Health inequality can be characterized as the distinctions in health status or in the circulation of health determinants between two or more diverse populace bunches. It is the term utilized as a part of various nations to allude to those occurrences whereby the health of two demographic gatherings (not inexorably ethnic or racial gatherings) varies regardless of near access to health care administrations. Such illustrations incorporate higher rates of morbidity and mortality for those in lower socio-economic gatherings than those in higher, and the improved probability of those from ethnic minorities being determined to have a psychological wellness issue. Health imbalances are frequently seen along a social inclination. This implies the more ideal your social conditions, for example, wage or training, the better your shot at getting a charge out of good health and a more extended life.
In relation to nursing, for example, process indicators, such as vacancy rates, job turnover or wastage, use of temporary staff, application rates for training positions, and outcome indicators (e.g., mortality rates, cross infection, and patient accidents) may all point to a staffing shortage.14 There are a number of indicators that can be used to determine whether there is a health worker shortage in a country. "Health worker availability" refers to the idea that workers are trained and employed as health workers to provide services to advance the public 's health (O’Brien & Gostin). Shortages encompasses three concepts: first, inadequacies in the health workforce due to a failure to train an adequate number of health workers; second, a lack of health workers who, despite being trained, are ready and willing to serve in the health system;15and third, a lack of employment opportunities for health
It is extremely important that health care professionals practice virtue. Going beyond ones duties could greatly benefit the patient also making the health care provider the patient advocate. It’s important for physicians and other medical personnel to understand their duties in their profession. When they go to extreme measures to ensure the health of a patient is when this obligation is proven. As a patient you may be in a vulnerable state or may lack a clear judgment of your health.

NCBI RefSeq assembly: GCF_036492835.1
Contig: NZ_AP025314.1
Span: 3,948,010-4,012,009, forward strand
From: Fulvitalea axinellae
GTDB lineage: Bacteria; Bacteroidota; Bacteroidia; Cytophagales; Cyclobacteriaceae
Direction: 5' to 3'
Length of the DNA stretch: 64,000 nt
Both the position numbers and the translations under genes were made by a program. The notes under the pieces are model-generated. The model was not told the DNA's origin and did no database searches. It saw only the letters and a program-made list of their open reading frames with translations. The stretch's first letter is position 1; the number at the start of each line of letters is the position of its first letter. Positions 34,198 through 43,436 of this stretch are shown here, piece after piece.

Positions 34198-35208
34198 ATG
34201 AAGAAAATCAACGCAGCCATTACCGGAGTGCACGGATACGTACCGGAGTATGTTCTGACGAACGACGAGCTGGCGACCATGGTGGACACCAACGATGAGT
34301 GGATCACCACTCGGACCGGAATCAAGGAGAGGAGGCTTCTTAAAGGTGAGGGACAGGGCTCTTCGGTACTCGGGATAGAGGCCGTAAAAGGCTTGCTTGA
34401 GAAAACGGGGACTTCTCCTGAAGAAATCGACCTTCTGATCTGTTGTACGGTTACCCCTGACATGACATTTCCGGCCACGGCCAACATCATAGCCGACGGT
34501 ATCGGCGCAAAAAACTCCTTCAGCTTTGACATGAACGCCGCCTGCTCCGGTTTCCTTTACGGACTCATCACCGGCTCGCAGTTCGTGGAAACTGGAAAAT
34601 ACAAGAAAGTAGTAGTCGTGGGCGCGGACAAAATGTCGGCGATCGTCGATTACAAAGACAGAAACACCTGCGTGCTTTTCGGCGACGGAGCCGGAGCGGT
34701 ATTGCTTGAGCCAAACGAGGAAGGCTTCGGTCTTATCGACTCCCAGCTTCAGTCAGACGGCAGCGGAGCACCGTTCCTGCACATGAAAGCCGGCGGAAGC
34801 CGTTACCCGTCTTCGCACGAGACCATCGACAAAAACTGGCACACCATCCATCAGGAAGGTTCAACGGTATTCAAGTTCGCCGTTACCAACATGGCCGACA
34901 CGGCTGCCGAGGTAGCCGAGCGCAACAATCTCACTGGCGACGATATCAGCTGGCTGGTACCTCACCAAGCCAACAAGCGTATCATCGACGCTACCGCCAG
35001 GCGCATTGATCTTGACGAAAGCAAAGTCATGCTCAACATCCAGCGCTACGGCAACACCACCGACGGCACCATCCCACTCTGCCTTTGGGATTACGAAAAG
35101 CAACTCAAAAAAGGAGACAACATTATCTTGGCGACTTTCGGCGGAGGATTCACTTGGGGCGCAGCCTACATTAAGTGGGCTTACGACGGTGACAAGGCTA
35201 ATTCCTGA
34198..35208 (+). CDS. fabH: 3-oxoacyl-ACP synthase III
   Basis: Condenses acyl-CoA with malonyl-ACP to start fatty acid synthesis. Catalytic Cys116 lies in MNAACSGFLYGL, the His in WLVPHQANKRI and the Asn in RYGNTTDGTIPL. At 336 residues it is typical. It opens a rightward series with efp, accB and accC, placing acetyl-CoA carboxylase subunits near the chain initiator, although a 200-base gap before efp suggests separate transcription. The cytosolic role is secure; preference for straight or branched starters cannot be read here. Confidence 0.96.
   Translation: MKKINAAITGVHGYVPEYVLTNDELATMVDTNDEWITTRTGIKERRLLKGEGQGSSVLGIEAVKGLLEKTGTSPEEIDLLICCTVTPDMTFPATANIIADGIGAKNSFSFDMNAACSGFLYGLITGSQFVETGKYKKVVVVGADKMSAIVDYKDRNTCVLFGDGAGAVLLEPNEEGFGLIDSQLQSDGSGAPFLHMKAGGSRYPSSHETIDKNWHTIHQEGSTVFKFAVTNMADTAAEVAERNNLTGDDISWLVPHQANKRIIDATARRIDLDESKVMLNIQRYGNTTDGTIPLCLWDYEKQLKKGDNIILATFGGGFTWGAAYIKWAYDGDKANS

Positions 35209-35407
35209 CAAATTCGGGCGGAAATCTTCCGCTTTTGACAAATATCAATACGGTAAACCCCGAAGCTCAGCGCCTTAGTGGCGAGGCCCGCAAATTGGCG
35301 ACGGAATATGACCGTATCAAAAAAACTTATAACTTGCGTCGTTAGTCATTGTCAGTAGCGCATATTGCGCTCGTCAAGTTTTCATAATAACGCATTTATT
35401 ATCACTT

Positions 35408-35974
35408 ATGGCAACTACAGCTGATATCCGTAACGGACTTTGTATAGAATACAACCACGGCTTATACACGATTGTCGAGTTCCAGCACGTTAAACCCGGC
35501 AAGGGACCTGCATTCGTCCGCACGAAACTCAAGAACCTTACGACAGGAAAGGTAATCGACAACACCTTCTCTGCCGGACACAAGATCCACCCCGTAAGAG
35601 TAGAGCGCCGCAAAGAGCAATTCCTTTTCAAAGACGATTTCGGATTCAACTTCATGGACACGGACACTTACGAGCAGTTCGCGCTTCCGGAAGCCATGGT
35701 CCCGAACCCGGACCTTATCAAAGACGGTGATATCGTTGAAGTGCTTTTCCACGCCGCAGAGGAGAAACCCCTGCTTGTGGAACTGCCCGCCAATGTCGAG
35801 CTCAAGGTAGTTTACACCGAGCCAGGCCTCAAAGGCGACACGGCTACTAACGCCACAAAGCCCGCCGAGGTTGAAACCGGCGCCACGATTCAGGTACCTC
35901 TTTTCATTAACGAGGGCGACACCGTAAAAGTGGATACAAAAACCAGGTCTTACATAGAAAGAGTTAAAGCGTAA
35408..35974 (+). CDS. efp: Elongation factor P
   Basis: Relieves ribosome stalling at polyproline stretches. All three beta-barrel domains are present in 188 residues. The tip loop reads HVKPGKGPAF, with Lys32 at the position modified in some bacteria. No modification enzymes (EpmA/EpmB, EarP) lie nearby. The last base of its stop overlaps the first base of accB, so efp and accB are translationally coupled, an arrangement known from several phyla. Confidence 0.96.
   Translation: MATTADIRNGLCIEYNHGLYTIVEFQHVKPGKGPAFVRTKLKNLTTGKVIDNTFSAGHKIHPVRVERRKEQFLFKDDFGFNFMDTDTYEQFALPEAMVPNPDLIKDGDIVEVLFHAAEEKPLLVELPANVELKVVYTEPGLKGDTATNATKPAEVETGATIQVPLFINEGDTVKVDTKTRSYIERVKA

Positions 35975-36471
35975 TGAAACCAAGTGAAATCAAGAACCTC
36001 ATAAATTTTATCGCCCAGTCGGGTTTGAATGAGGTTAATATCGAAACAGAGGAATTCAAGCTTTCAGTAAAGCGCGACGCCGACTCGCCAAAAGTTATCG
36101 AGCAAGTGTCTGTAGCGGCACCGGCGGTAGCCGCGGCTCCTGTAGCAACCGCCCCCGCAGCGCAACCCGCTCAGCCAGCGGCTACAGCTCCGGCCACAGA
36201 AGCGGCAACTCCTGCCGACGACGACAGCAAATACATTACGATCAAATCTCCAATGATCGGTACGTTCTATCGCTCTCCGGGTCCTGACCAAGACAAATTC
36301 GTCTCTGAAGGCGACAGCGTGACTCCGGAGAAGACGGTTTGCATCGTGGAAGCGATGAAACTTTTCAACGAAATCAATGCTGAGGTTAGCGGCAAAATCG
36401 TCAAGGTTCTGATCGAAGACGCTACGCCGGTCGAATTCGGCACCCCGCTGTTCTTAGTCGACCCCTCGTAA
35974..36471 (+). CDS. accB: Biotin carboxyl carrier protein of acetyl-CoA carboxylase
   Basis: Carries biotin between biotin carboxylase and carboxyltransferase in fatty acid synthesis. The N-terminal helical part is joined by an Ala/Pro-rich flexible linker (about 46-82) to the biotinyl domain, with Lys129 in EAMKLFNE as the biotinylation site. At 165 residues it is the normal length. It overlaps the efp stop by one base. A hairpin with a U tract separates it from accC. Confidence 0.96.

The study concluded that the LGBT cultural competency deficiency and the existence of health disparities will remain pervasive unless all practitioners are trained. LGBT patient do experience substandard care, biases, health access barriers and poor quality competency when seeking healthcare. The above barriers and deficiencies mix to produce inefficient, inequitable, unsustainable and infeasible healthcare environments and conditions that exacerbate the differences in health and increased costs to patients, physicians and healthcare system. The purpose of the study is to explore through review and analysis of literature and policies that are relevant to the problems surrounding the LGBT cultural competency in
1.1 Background to the study Information processing, its storage and retrieval is very critical to functioning and performance of any organizational decision making. This is more crucial in the health sector where accuracy and timeliness of patients records is essential to enhance effectiveness and efficiency in diagnosis, treatment and saving lives. Patients’ record is an essential document that compiles facts about a patient’s life and health. This captures data on past and present illnesses and treatment written by health care professionals caring for the patient (WHO, 2006). Knowledge of the file, ability to get it on time, and appropriateness of patients medical records at the